Monthly Archives: November 2009

Will India Allow Nepal-Bangladesh Trade?

After agreeing to a rail link between Nepal and Bangladesh, will India allow the two countries to use that?It didn’t happen in 1976 when Bangladesh and Nepal signed a transit agreement for boosting bilateral trade but failed to implemented it as India did not allow its territory to be used for passage at that time. Here’s a report that appeared in a Bangladeshi newspaper that caught our attention:

Doubt over benefit from Nepal rail link: Bangladeshi paper

Analysts emphasise two-way transit, use of Chittagong and Mongla ports by the Himalayan country. By Sajjadur Rahman/ The Daily Star (Bangladesh)

A rail transit between Bangladesh and Nepal, as desired by India at the foreign secretary level talks in Dhaka, could only be fruitful if Nepal is given a go-ahead for external trade through the use of Bangladesh’s Mongla and Chittagong ports, say analysts.

“This is not very clear whether Nepal will be allowed to use Bangladesh ports for its exports and imports,” said Dr M Rahmatullah, a noted transport expert and former director (transport) of the UN Economic and Social Commission for Asia and the Pacific (Escap).

No side will benefit from the proposed transit facility unless the Himalayan landlocked country does its foreign trade via Bangladesh, viewed Mustafizur Rahman, executive director of the Centre for Policy Dialogue (CPD).

“What I have understood from the talks it must be a two-way traffic and Nepal should be allowed to go to a third country via Bangladesh,” said Rahman of the private think tank. Continue reading

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New American in Nepal: Scott H. DeLisi

scott h delisi

Scott H. DeLisi has become the latest Internet celebrity. A Google search of the term “Scott H. DeLisi” displays 12,400 results as of 17/11 21:30 Nepal Standard Time. Now, remove “Nepal” from that result, (“Scott H DeLisi” -Nepal), the number drops to 5,950. [And 5,910 for “Scott H. DeLisi” +Nepal as of 23:25 NST, soon after this entry was posted online.] It is because his name has been associated with Nepal since this morning as the news started making rounds on the web that President Barack Obama intends to nominate Mr. DeLisi as American ambassador to the Federal Democratic Republic of Nepal [That’s the official name our country, Nepal, if you didn’t know that!].  A press release issued by the White House Press Secretary’s office today said: “Today, President Barack Obama announced his intent to nominate the following individuals to key administration posts:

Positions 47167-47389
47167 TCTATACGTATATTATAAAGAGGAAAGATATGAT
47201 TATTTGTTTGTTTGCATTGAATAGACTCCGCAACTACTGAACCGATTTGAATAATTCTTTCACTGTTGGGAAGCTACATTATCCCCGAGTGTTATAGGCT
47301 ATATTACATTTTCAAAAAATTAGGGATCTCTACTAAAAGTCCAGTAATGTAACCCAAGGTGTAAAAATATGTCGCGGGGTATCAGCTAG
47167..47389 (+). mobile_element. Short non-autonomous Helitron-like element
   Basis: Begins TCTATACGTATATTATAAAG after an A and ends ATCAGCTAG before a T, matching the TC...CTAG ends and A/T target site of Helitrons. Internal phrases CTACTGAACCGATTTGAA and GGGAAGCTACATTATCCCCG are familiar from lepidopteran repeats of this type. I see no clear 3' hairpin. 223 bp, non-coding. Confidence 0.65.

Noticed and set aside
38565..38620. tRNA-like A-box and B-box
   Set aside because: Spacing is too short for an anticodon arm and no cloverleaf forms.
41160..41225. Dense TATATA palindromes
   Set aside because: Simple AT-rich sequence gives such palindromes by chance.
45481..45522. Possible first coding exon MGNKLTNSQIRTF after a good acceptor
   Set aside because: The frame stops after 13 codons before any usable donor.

·         Julie Brill, Commissioner, Federal Trade Commission

·         Edith Ramirez, Commissioner, Federal Trade Commission

·         Scott H. DeLisi, Ambassador to the Federal Democratic Republic of Nepal, Department of State

·         Beatrice W. Welters, Ambassador to the Republic of Trinidad and Tobago, Department of State

·         Earl F. Gohl, Jr., Federal Co-Chair, Appalachian Regional Commission

That announcement has been widely reported by the Nepali and Indian media on their web outlets (Print versions, mostly in Nepal and on Front pages, will come tomorrow). Two foreigners become celebrity, instantly, in Nepal the moment their names are announced as the ambassadors to Nepal by their respective countries: America and India. They are treated somewhat differently (and sometime as the two sides of a coin by some) in Nepal. American is perceived as, let’s put it this way, “the ceremonial head of state with limited executive power” where as the Indian “executive head of state with unlimited executive power”. Both of these perceptions are ONLY partly true. But true nevertheless. Both of the ambassadors’ words, body languages and intentions (expressed or otherwise) are closely watched, scrutinized and analyzed in the vibrant Nepali media and chaotic political circus. As Nepali polity is further polarized primarily because of selfish leaders who are engaged in endless fighting (that is exploited or sometime created by our friendly neighbor), it can be said that Nepal will only be more dependent on foreign “advices” and be subjected to outside interventions in the days to come. Sad but true. Continue reading